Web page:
PAL REPORTS $33.5M NET LOSS / FOREIGN AIRLINES WANT TO MOVE TO NAIA 3
MANILA, FEBRUARY 18, 2012 (ABS-CBN) Flag carrier Philippine Airlines (PAL) said Friday it booked a net loss in the third quarter of its fiscal year ending December 2011 due to skyrocketing jet fuel prices and disruption in its service brought about by the strike staged by its ground workers.
PAL's net loss stood at $33.5 million from October to December last year, a reversal of its $15.1 million net income in the same period the year before.
Revenues dropped 3.8% to $386 million from $397 million in 2010 due to slow passenger traffic as well as weak cargo operations.
"While there were improvements in yields for both passenger and cargo compared to the same period last year, load factors lagged behind," the airline said in a statement.
PAL president Jaime Bautista has said that the strike staged by members of the PAL Employees' Association last year also affected the airline's third-quarter financial performance.
"There was a time that our domestic was down 20 flights per day, but now we are back to normal." The airline usually mounts 140 flights a day.
Meanwhile, PAL's operating expenses also eroded revenues, rising 9% to $419.5 million because of high jet fuel costs. Jet fuel prices rose to $129.75 per barrel in October to December, from an average of $100.96 per barrel in the same months of 2010.
Fuel accounts for about 50% to 60% of an airline's operating cost per passenger, and is the second-highest expense next to labor.
Roxas says foreign airlines want to move to NAIA 3 abs-cbnNEWS.com Posted at 10/05/2011 7:09 PM | Updated as of 10/05/2011 7:09 PM
MANILA, Philippines - Transportation and Communications Secretary Mar Roxas said Wednesday "many" foreign airlines were still interested to set up shops in the partially operational Ninoy Aquino International Terminal (NAIA) 3.
"There are many foreign airlines. Jet Airways is interested. There are others that have indicated as well," he said.
In March, Japanese airline All Nippon Airways (ANA) began operations at NAIA 3, becoming the first foreign carrier to fly out of the terminal, which has been subject of an ownership dispute for several years now.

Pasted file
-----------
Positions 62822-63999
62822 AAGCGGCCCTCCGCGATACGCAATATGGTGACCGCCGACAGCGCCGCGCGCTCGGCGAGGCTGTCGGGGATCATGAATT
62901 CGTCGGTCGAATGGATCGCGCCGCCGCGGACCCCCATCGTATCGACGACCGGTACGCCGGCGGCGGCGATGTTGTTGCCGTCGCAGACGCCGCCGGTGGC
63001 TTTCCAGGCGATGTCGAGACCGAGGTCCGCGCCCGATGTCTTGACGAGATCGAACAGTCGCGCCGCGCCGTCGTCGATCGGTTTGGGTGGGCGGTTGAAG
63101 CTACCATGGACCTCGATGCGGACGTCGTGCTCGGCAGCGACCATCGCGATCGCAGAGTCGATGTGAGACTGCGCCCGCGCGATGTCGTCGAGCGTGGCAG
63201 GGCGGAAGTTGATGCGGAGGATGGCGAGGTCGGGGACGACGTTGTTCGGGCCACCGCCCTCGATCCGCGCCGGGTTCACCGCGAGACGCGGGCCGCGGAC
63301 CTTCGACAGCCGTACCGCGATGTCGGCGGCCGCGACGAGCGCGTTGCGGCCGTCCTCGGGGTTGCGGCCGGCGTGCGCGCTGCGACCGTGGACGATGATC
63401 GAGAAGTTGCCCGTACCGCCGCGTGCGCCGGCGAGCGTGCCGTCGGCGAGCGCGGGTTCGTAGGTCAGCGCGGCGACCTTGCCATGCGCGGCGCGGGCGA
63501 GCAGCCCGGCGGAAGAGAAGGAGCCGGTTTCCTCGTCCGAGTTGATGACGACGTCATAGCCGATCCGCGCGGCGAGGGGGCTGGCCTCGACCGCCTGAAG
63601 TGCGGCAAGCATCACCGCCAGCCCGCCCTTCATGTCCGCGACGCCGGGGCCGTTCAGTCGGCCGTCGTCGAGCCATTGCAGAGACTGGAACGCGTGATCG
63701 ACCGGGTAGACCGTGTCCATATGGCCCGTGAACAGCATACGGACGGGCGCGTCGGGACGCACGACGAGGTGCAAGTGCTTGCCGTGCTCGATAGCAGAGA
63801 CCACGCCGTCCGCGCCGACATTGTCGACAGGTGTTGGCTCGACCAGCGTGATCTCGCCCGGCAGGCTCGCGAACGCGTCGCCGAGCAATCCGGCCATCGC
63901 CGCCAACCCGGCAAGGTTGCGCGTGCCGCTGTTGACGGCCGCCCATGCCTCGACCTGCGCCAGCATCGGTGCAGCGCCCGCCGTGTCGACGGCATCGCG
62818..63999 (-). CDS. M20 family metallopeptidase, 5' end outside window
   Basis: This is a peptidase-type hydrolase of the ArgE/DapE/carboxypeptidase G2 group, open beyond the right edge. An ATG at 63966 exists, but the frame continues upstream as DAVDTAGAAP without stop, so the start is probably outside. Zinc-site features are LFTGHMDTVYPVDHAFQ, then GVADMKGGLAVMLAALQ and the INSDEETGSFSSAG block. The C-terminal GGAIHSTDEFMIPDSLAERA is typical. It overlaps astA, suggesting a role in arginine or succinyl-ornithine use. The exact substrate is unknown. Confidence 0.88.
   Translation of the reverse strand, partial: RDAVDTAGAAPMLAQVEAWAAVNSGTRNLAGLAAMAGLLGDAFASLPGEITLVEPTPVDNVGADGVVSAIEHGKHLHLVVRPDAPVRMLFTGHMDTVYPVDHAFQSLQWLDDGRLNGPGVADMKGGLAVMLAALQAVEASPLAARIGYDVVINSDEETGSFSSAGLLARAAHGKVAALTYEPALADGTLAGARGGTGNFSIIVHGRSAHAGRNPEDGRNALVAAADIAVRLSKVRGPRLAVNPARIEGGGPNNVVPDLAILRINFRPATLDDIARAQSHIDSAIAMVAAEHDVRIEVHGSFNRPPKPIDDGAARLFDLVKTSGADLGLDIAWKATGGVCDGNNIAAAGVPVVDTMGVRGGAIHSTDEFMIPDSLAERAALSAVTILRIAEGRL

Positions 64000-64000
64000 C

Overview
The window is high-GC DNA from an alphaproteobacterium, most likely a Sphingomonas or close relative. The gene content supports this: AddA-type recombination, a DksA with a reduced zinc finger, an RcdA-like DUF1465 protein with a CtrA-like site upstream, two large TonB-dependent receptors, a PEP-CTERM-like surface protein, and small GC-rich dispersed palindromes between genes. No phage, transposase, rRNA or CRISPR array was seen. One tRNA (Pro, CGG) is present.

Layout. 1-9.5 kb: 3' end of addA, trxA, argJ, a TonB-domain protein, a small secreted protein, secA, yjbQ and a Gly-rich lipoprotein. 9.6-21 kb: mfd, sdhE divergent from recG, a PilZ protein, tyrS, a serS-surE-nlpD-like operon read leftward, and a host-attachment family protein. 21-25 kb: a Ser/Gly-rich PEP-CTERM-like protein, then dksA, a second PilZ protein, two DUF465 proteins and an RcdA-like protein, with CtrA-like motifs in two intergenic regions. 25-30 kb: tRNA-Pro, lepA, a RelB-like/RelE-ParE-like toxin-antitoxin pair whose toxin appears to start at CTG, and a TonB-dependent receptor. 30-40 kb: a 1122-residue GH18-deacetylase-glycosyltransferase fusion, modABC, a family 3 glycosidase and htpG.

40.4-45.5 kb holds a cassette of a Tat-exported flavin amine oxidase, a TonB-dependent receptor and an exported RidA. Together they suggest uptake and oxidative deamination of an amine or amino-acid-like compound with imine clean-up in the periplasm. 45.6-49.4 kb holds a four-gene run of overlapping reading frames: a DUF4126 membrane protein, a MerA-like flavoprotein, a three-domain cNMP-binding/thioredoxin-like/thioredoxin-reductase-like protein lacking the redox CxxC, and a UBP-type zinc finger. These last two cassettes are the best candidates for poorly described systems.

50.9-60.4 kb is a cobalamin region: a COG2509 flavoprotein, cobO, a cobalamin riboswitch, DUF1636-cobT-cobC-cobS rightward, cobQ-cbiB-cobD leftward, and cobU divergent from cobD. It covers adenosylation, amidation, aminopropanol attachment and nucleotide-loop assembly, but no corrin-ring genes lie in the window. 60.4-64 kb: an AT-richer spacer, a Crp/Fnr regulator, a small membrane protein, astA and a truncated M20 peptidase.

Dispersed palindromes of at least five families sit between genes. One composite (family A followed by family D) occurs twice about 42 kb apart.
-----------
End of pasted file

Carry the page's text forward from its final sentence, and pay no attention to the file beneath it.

Japanese contractor Takenaka Corp., which has yet to complete an unfinished section of NAIA 3, gave the go signal for ANA to operate in the terminal.
Takenaka is the primary subcontractor of the Philippine International Air Terminals Co. Inc. (PIATCO), the consortium that built NAIA 3.
The Philippine government and PIATCO have been in a legal battle over the ownership and operation of NAIA 3.
NAIA 3 was supposed to have been opened in 2002, but this was delayed when the Arroyo government cancelled PIATCO's contract due to alleged irregularities.
The Supreme Court declared PIATCO's contract null and void in 2003, prompting the government to take over the airport terminal a year later.
PIATCO was seeking over $842 million compensation for the expropriation of the terminal, but was only awarded a fraction of the amount by a local court early this year. PIATCO elevated its case to the Court of Appeals. In the meantime, a separate arbitration case filed by PIATCO and its German partner Fraport AG was still ongoing.
Currently, NAIA 3 is being utilized by Cebu Pacific and Air Philippines.
President Aqunio wants the terminal to be fully operational by the end of this year to cope with growing passenger traffic and soothe investors' concerns over legal uncertainties in the country.
Category 2 status
Roxas, meanwhile, hopes that the Philippines' aviation safety status will be raised by the US Federal Aviation Administration (FAA) soon.
"There will be an interim review in December. We hope to get a good indication by December what else we need to do so when the final review happens next year we will be ready," he said.
The US FAA downgraded the Philippines' safety status to Category 2 in January 2008. Category 2 prohibits local carriers from expanding their operations in the US.
Philippine Airlines, for instance, can only fly 33 times a week to various US destinations, including Los Angeles, San Francisco, Honolulu, Guam and Las Vegas via Vancouver.
"The basic challenge here has to do with rigor and comprehensiveness on our regulation. For example, not having a manual or checklist for all these regulations, is really something that has to be addressed," said Roxas.
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